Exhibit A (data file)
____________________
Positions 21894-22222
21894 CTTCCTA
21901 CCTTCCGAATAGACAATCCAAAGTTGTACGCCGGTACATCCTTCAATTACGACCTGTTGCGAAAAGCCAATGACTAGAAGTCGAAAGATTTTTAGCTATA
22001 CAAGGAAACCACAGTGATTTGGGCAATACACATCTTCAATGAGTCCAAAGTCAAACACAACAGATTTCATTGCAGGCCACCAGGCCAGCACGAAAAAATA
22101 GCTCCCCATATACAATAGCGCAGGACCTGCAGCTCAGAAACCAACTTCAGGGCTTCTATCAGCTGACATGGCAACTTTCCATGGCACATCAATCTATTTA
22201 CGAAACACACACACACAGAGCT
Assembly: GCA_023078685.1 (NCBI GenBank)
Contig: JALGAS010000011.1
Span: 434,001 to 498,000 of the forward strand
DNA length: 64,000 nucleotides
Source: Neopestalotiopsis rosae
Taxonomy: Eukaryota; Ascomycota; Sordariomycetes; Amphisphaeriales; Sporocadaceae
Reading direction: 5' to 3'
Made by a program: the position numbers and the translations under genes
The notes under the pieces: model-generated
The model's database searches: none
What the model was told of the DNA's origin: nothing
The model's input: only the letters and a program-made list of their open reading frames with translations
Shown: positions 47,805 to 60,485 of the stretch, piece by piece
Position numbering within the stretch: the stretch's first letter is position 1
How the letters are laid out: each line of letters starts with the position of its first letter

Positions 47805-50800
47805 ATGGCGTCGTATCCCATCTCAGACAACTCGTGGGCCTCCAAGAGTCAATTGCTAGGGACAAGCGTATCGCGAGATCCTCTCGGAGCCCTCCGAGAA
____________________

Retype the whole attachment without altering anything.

Positions 21894-22222
21894 CTTCCTA
21901 CCTTCCGAATAGACAATCCAAAGTTGTACGCCGGTACATCCTTCAATTACGACCTGTTGCGAAAAGCCAATGACTAGAAGTCGAAAGATTTTTAGCTATA
22001 CAAGGAAACCACAGTGATTTGGGCAATACACATCTTCAATGAGTCCAAAGTCAAACACAACAGATTTCATTGCAGGCCACCAGGCCAGCACGAAAAAATA
22101 GCTCCCCATATACAATAGCGCAGGACCTGCAGCTCAGAAACCAACTTCAGGGCTTCTATCAGCTGACATGGCAACTTTCCATGGCACATCAATCTATTTA
22201 CGAAACACACACACACAGAGCT
Assembly: GCA_023078685.1 (NCBI GenBank)
Contig: JALGAS010000011.1
Span: 434,001 to 498,000 of the forward strand
DNA length: 64,000 nucleotides
Source: Neopestalotiopsis rosae
Taxonomy: Eukaryota; Ascomycota; Sordariomycetes; Amphisphaeriales; Sporocadaceae
Reading direction: 5' to 3'
Made by a program: the position numbers and the translations under genes
The notes under the pieces: model-generated
The model's database searches: none
What the model was told of the DNA's origin: nothing
The model's input: only the letters and a program-made list of their open reading frames with translations
Shown: positions 47,805 to 60,485 of the stretch, piece by piece
Position numbering within the stretch: the stretch's first letter is position 1
How the letters are laid out: each line of letters starts with the position of its first letter

Positions 47805-50800
47805 ATGGCGTCGTATCCCATCTCAGACAACTCGTGGGCCTCCAAGAGTCAATTGCTAGGGACAAGCGTATCGCGAGATCCTCTCGGAGCCCTCCGAGAA